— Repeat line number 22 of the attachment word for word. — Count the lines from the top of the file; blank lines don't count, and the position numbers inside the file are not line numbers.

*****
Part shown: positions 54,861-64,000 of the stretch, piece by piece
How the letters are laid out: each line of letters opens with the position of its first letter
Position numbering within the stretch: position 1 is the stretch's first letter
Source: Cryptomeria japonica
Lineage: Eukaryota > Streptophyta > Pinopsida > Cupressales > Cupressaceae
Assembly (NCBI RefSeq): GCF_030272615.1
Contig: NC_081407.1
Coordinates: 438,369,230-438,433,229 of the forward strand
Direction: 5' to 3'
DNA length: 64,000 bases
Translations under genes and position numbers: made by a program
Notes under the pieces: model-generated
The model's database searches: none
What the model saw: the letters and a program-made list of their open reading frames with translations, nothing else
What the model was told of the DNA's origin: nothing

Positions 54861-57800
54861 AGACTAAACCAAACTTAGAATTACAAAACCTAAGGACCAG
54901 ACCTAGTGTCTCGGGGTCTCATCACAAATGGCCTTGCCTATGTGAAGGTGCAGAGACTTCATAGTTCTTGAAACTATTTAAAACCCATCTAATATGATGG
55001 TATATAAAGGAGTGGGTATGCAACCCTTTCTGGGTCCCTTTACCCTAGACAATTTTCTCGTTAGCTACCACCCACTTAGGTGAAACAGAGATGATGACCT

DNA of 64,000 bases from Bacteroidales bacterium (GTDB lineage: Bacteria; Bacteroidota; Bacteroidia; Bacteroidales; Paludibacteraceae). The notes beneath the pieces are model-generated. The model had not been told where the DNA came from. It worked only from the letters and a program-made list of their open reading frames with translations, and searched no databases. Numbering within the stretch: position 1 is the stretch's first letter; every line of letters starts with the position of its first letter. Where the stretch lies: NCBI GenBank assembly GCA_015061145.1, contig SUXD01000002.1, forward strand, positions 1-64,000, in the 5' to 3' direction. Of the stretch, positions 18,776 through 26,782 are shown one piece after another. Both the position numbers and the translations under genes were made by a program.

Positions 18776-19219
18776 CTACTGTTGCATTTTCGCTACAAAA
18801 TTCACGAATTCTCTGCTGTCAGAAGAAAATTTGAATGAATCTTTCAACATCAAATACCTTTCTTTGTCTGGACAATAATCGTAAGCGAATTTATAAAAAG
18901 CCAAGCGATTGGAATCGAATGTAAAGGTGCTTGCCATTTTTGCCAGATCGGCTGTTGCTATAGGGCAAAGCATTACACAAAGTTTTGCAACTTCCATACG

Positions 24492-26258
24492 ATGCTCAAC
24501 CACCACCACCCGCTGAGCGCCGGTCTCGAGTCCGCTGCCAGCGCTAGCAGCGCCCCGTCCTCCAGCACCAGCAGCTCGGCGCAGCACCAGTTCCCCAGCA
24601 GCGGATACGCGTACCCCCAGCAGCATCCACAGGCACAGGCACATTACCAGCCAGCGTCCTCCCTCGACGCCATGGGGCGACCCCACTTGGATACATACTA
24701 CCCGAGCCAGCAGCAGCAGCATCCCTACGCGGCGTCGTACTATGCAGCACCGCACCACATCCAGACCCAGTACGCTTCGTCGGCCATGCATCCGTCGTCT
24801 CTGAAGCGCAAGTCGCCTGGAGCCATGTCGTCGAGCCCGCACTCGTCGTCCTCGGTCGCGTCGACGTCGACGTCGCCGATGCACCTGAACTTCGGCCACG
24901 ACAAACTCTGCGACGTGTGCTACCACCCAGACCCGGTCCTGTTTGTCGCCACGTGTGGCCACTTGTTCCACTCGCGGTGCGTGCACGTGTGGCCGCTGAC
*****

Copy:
18776 CTACTGTTGCATTTTCGCTACAAAA